On September 25, 2008, the staff of the SEC’s Division of Investment Management issued a no-action letter to the Investment Company Institute (the “ICI No-Action Letter”) stating that, subject to certain conditions, it would not recommend enforcement action to the SEC under Section 17(a)(2) of the Investment Company Act of 1940 (the “1940 Act”) against a U.S. depository institution, bank holding company (parent or broker-dealer affiliate) or U.S. branch of a foreign bank (each, a “bank”) that is an affiliated person, or an affiliated person of an affiliated person, of a registered investment company that holds itself out as a money market fund (a “money market fund”) if the bank purchases from that money market fund asset-backed commercial paper (“ABCP”) pursuant to the ABCP liquidity facility authorized by the FRB on September 19, 2008. (A discussion of the ABCP liquidity facility that is being administered for the FRB by the Federal Reserve Bank of Boston (the “FRB-Boston”) is included in the September 23, 2008 Alert.) Section 17(a)(2) provides generally that it is unlawful for an affiliated person, or an affiliated person of an affiliated person, of a registered investment company knowingly to purchase from the registered investment company any security or other property. Under the 1940 Act, an affiliated person to a money market fund includes the investment adviser to such fund, and an affiliated person of an investment adviser usually includes any parent, sister or subsidiary company of the investment adviser.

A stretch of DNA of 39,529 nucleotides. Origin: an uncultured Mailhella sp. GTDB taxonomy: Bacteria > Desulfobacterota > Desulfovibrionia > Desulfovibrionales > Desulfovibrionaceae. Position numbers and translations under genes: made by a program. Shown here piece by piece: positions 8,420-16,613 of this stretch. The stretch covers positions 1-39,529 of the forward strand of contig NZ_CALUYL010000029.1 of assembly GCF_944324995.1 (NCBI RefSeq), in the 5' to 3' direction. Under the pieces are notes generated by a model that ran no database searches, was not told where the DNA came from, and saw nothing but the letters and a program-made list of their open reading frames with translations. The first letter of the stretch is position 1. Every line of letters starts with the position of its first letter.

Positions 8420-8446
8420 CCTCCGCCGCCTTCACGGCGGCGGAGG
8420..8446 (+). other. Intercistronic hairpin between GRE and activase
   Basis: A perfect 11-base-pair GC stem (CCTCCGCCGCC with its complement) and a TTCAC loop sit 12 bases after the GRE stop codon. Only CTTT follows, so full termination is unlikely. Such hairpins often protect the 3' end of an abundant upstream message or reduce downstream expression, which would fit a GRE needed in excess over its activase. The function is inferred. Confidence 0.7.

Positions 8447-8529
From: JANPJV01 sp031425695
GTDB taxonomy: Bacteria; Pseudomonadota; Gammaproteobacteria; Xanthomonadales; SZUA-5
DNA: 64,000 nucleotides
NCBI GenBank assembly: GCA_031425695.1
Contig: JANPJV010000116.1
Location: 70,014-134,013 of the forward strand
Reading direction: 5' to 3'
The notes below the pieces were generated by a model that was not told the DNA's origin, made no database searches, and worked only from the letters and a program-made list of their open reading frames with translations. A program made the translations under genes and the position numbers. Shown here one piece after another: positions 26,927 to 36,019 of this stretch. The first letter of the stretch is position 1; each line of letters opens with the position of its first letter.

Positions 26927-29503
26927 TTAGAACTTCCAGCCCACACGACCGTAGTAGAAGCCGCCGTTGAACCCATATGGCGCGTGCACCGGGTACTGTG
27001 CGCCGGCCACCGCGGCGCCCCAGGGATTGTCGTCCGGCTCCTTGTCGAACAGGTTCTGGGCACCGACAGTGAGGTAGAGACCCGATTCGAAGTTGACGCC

The importance of the ICI No-Action Letter to a bank that is an affiliated person, or an affiliated person of an affiliated person, of a money market fund intending to purchase from the money market fund ABCP that meets the requirements of the ABCP liquidity facility is because the bank may not rely on Rule 17a-9 under the 1940 Act when making that purchase. Rule 17a-9 generally exempts from Section 17(a) of the 1940 Act a purchase of a security from a money market fund if, among other things, the security is not an Eligible Security, as defined in Rule 2a-7 under the 1940 Act. Under the ABCP liquidity facility, any ABCP bought from a money market fund with loan proceeds from the facility must be a First Tier Security (as defined in Rule 2a-7), and thus, an Eligible Security at the time the ABCP is pledged to the FRB-Boston.Any transaction involving a bank intending to rely on the ICI No-Action Letter must meet the following conditions: (a) the money market fund’s investment adviser must determine which ABCP will be purchased from the money market fund based on then-current market conditions and the fund’s redemption needs, (b) those determinations must be made consistent with the investment adviser’s fiduciary duty to the fund, and in the best interest of fund shareholders, and (c) the fund must keep and maintain records of the transactions as required by Rules 31a-1 and 31a-2 under the 1940 Act.